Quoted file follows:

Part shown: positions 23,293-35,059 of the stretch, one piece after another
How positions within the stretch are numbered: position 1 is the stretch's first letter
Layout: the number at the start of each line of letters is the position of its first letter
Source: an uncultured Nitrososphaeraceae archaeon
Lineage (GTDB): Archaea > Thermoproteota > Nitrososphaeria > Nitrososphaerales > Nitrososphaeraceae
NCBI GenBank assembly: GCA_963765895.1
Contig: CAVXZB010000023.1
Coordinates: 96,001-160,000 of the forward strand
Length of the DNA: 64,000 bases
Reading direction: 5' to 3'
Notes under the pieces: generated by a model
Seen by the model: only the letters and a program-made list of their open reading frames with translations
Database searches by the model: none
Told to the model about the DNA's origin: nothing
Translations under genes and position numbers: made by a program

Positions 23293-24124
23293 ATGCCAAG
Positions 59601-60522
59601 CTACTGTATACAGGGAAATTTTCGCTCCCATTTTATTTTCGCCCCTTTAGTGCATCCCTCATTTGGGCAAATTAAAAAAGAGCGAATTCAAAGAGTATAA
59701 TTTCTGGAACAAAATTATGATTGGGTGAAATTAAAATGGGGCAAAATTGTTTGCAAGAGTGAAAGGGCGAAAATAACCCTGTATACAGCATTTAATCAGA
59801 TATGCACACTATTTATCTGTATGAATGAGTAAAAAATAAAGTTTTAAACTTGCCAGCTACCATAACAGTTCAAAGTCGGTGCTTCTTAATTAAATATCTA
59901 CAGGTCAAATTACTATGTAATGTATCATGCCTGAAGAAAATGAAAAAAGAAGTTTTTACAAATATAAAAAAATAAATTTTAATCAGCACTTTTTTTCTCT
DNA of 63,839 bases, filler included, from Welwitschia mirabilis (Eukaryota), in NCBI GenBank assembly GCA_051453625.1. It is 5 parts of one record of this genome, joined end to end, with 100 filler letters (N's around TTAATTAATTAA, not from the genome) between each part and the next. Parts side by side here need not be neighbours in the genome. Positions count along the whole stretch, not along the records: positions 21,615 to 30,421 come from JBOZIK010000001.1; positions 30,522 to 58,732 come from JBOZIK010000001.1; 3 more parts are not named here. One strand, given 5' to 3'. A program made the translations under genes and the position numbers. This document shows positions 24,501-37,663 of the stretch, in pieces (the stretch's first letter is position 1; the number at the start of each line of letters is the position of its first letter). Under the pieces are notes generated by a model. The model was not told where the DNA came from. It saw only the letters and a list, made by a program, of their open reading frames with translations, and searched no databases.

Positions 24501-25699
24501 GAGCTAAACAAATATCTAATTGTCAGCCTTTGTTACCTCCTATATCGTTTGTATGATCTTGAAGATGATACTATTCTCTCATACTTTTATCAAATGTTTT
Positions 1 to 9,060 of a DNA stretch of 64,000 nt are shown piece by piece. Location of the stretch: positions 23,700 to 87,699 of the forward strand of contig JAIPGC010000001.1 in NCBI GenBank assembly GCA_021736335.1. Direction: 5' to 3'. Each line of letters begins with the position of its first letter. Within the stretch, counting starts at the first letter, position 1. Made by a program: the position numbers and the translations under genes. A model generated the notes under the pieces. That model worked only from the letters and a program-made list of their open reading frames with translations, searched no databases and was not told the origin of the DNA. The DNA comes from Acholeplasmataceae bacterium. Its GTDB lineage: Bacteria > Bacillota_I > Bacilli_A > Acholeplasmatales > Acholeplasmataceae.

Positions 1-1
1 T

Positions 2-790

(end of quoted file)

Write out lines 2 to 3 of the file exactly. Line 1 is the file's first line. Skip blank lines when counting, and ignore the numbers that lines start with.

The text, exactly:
How positions within the stretch are numbered: position 1 is the stretch's first letter
Layout: the number at the start of each line of letters is the position of its first letter